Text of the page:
Maybe I’m just trying to tie up too many things in the same neat little package, but it don’t hurt to ask. Anyone?

  6. This morning I woke in the grip of yet another tardive dystonic storm. My left hand (i’m left-handed) is making gross oscillating/whisking movements. The right hand is a tangled clump of fingers. Meanwhile, the titubation (nodding) is gaining pace.
    I was told, by an eminent NZ psychiatrist, that TD could get better with, or without, treatment. My new GP took one look and began reinventing the wheel, soothingly telling me how far medicine has come in the past 10 years.
    While I’m endeavouring not to panic, this worsening may spell the end of my writing career. Everyday tasks require devising a new approach to everything I do. I can not lift a tea cup to my mouth using my forearm. It now requires lifting the shoulder and upper arm.
    It took me 20 minutes to do the dishes (breakfast and coffee for two), I hit my head repeatedly with my hairdryer and gouged my gums with my toothbrush. Washing my hair was both painful and difficult.
    My doc is lovely and well-intentioned, he tells me I’m “young” at almost 58 to be in this mess. But my fear of taking any new medication is now so great after the SSRI/SNRI experience, I don’t think I could open my mouth to swallow anything new.
    I’m sorry that doctors have also become victims – at the same time, I confess to feeling glad: their experiences give the rest of us a sad kind of credibility.

  7. After stopping my SSRI and ecperience debilitating anxiety physically and mentaly, I looked for answers and landed here. I filled the questionaire with a pounding heart. I made an apointment with my doctor. She refused to fill the form and I think she was right. It’s truning into a witch hunt. I am reinstating an SSRI and feeling much more myself already. I did have some withdrawl symptoms, like insomnia and a few brain zaps, but the anguish was my generalised anxiety returning with a vengence, after years of being under control with SSRI’s. I think they do help a lot of people and although I hate having to take them, I could not live a full life without. Psychotherapy helps but it doens’t do everything. SSRI’s are not evil. I agree too many people take them without needing them, but some of us do need them. I’m glad they exist.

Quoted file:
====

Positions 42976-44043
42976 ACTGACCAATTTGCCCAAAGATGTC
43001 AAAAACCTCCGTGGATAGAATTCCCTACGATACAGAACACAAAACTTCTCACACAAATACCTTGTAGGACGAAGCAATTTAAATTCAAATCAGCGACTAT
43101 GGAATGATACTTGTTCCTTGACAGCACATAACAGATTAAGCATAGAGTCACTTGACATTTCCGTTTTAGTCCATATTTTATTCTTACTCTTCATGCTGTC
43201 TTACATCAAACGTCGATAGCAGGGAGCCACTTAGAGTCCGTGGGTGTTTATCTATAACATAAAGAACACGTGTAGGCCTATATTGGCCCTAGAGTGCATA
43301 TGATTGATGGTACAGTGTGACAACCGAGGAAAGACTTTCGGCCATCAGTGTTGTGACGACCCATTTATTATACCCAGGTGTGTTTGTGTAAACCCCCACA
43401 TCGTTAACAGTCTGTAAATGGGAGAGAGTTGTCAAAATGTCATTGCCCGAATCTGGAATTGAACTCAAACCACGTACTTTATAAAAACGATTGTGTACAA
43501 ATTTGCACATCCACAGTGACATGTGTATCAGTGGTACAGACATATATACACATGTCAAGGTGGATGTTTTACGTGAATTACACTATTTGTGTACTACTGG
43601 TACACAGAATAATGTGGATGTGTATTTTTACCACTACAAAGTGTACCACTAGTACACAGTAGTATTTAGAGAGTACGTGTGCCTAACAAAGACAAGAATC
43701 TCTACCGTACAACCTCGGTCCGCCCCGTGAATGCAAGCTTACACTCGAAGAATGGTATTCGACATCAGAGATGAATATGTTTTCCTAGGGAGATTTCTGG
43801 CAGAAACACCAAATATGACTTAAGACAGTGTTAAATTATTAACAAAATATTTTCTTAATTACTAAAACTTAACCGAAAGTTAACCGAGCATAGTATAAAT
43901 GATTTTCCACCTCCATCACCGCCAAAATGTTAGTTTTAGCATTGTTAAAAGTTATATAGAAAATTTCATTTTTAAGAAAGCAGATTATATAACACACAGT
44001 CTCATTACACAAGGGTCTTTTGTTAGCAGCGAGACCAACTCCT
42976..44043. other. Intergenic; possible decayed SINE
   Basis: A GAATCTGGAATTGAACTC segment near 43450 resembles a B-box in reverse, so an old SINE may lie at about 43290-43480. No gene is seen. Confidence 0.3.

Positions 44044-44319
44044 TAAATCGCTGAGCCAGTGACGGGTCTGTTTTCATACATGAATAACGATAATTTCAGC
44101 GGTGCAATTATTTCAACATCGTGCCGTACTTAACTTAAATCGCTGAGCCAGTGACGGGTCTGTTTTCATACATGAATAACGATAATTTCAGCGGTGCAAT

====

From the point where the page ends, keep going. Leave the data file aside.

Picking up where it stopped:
8. I have been on Effexor XR since for 13 years. I started with 75mg/day, and after 2 years slowly began to ween myself off. I realized that at 37.5mg/day I had no depression. Within a day after I was completely off my depression symptoms hit me severely. It was night and day. I dreaded those old feelings and panicked. I went back on the 37.5mg/day capsule and have continued ever since. My Dr told me I “needed this like a diabetic needed insulin”. I desperately want to get off this med (as well as the .5 mg Clonazepam I use to sleep) and was planning on slowly weaning off again this May, but then I came across this article. Now I am scared to death. I did it successfully with my elderly mother. She started with 75mg effexor XR and we just bought veggie caps and counted the “beads” in the capsules to withdraw her over a period of 2 months. She hadn’t been on the med for as long as I, but it was a success. I had been hopeful of doing the same thing for me. I have a son with kidney disease and I need to be drug free so I can be a donor. I need to find a way to do this, and if anyone has any suggestions or positive stories, I would be most appreciative if they shared them!